Sunday, October 14, 2012

America's Montaigne -Joseph Epstein Baffles BS in Biography

Image of Joseph Epstein

"I have never seen a greater monster or miracle than myself." --Essays Montaigne

Learning to write sound, interesting, sometimes elegant prose is the work of a lifetime. The only way I know to do it is to read a vast deal of the best writing available, prose and poetry, with keen attention, and find a way to make use of this reading in one’s own writing. The first step is to become a slow reader. No good writer is a fast reader, at least not of work with the standing of literature. Writers perforce read differently from everyone else.  Heavy Sentences -Joseph Epstein New Criterion




Mr. Epstein's ability to capture a subject in a memorable 3,000 words should be the envy of biographers, who write at greater length but sometimes with no greater effect. Biographies are vats of facts that take patience to digest; Mr. Epstein's essays are brilliant distillations. Biographers are rarely as nimble and pithy as he can be, and they labor under constraints he would surely chafe at. Indeed, the author once returned the advance for a biography of John Dos Passos that he had agreed to write, an enterprise that would surely have taxed his desire to say what he really thinks. Wall Street Journal

Yesterday I placed my order with the good folks at Amazon.com for Joe Epstein's 23rd book Essays in Biography (Axios Press $24).

I have been reading Joe Epstein for decades.  I first learned of Mr. Epstein from a professor ( a tag Joe Epstein eschews -"You mean a piano player in a Kankakee Cat House?") at Loyola University in 1974.  Dr. William Hiebel taught American Literature and Prose.  Joe Epstein had a reputation for crafting brilliant and very readable prose, which he practiced upon the contributing authors to American Scholar. Dr. Hiebel introduced me to writers who wanted people to actually understand what they wanted to say and not build verbal labyrinths to themselves -writes like Joe Epstein, Mark Harris and the much too overlooked James Salter.

Joe Epstein writes with an invitingly genuine quality that makes the reader a comfortable guest in his home.  Charm is a lousy word. To call Joe Epstein charming is an affront to his honesty.  Mr. Epstein  is not charming - he is delightful.  Charming, where I come from, is an insult.   Joe comes from the same bungalow, two-flat, raised ranch helot dwelling environs up on the top of Chicago - Rogers Park.

A Charmer is a bullshitter - a charming Billy, a grifter, a sneak.

One who delights is a like a young Dad whose whispered  words to his six year old son elicit a wild display of little-man heroics and infantile wrestling moves in a crowded Mexican fast-food joint at 43rd & Wallace. " What kind of sides you want? "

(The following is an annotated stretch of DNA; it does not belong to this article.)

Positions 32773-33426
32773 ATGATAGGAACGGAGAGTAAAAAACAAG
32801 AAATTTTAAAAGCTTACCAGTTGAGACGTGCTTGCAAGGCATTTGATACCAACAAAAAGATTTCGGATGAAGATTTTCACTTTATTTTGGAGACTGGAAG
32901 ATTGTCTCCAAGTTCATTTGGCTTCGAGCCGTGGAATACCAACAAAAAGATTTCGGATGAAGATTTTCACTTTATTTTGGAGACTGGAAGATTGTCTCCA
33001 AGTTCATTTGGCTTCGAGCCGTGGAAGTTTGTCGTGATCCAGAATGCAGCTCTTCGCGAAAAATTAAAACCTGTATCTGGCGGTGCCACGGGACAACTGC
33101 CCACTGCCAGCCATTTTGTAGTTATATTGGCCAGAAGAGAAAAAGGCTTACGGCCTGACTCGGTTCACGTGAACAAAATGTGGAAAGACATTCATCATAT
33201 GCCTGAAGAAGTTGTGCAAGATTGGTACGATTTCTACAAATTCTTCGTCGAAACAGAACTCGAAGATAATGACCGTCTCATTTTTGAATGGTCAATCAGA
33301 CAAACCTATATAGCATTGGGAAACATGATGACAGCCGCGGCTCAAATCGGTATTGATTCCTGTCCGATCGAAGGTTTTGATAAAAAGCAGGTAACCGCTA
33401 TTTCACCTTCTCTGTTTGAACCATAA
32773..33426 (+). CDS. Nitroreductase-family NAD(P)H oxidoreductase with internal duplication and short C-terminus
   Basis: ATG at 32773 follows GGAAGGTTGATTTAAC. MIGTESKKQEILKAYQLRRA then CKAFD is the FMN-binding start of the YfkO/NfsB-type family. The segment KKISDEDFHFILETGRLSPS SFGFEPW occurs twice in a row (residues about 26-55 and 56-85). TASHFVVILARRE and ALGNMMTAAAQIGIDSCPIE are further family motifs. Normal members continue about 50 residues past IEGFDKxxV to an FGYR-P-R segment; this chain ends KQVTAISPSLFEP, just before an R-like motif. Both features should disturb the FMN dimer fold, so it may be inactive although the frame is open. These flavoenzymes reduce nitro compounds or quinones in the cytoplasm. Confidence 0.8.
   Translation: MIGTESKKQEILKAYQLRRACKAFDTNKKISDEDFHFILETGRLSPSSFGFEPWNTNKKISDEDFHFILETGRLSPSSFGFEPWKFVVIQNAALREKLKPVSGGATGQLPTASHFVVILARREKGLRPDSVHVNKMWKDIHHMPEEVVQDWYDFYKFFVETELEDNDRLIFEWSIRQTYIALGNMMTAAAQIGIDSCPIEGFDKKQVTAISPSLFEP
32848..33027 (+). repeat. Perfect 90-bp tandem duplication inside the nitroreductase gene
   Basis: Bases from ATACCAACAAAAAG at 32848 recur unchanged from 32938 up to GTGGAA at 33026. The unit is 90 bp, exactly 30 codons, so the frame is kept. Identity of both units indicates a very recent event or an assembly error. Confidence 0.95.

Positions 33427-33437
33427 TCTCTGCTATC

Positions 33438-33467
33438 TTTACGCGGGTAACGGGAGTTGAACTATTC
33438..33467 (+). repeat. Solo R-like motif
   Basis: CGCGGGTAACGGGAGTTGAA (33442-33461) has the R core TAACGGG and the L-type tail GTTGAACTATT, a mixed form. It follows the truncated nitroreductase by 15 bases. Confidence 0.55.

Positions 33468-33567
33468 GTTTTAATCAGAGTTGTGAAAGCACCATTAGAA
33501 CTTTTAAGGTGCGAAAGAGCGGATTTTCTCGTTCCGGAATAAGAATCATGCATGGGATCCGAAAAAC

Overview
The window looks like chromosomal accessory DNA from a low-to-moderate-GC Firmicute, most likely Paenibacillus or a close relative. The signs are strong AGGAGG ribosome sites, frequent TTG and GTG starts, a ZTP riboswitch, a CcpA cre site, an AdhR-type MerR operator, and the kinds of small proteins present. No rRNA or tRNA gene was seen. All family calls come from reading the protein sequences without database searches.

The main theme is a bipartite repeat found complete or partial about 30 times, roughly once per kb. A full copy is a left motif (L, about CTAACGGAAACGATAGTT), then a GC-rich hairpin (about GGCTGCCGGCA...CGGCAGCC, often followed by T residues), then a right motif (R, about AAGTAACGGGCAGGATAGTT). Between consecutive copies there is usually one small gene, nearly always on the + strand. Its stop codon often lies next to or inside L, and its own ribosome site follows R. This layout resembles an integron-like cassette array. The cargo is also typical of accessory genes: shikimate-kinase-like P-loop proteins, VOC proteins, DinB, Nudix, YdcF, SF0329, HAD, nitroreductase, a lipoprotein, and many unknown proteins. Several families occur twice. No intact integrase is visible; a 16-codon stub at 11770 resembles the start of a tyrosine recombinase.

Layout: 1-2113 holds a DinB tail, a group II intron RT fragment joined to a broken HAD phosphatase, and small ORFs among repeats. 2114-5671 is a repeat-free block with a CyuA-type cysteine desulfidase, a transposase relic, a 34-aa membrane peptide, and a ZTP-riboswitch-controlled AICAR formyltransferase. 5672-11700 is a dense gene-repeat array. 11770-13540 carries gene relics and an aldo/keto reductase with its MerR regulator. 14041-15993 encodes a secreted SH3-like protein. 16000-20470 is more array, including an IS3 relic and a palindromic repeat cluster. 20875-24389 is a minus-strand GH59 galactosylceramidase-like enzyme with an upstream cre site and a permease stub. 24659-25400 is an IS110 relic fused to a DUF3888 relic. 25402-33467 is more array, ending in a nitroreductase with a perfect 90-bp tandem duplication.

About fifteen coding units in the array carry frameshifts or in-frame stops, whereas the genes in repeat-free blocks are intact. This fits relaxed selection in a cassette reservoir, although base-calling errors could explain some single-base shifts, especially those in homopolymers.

" Masha Putatahs!"

" Masha Putatahs? This ain't Schallers."

" I want Masha Putatahs!"

Ready!  Wrestle! That is delight.  Dad and lad going at it over menu selection with squeals and giggles from both indicating their delight in one another and this precious time together alone. Joe Epstein does exactly that, he delights a crowd in lunch hour rush waiting for their orders in Mexican fast-food joint.

In his recent book of stories and essays Fabulous Small Jews Joe Epstein presents a variation on Irish Alzheimers Disease* - ''Psychotherapy is what Jews have instead of golf,'' one character says. ''Gentiles try to improve their backswing, Jews their past.'' 

Joe Epstein reads broadly and deeply, be it a Mexican menu or the canon of John Dos Passos and, as a result, gives back better than he gets within his capacity to be himself -monster and miracle.  All of us know the monsters we drag around and keep at bay, for most part, in the company of people.  We do our best to be more miracle worker than monster.  We all want to be Prospero, but manage to be more like Caliban - you should get a load of me in most waking hours.  Over whom do hold dominion, my monster, or my master?  The Monster ( appetites, follies, vanities and foibles) in two falls to a submission! Maybe not.  The more we read of others and the monster we be, perhaps the more we might master ourselves and serve others better. Maybe not.  Joe Epstein helps.

I believe Joseph Epstein to be America's Montaigne ( the Dad of the essay) and it was Montaigne who gave us Caliban and the assorted anthropophagi who dominate literature from Renaissance on. I too, sprout my head below my shoulders on some very bad days.

Joe Epstein succeeds where charlatans only become celebrities.  More people know of our Norman Mailers, Susan Sontags, Michael Eric Dysons, or Gore Vidals because they never question their own personal Caliban and promote Prospero Mailer on Dick Cavet, or Sara Prospero-Paretsky on the Oprah Show ( dec.).

Joe Epstein is the real deal.  He is America's Montaigne.

* Irish Alzheimer's Disease -You forget everything but the grudges!

1 comment:

Dennis Byrne... said...

Well said. The first thing I look for in the Weekly Standard is an Epstein essay and feel greatly disappointed when none appears.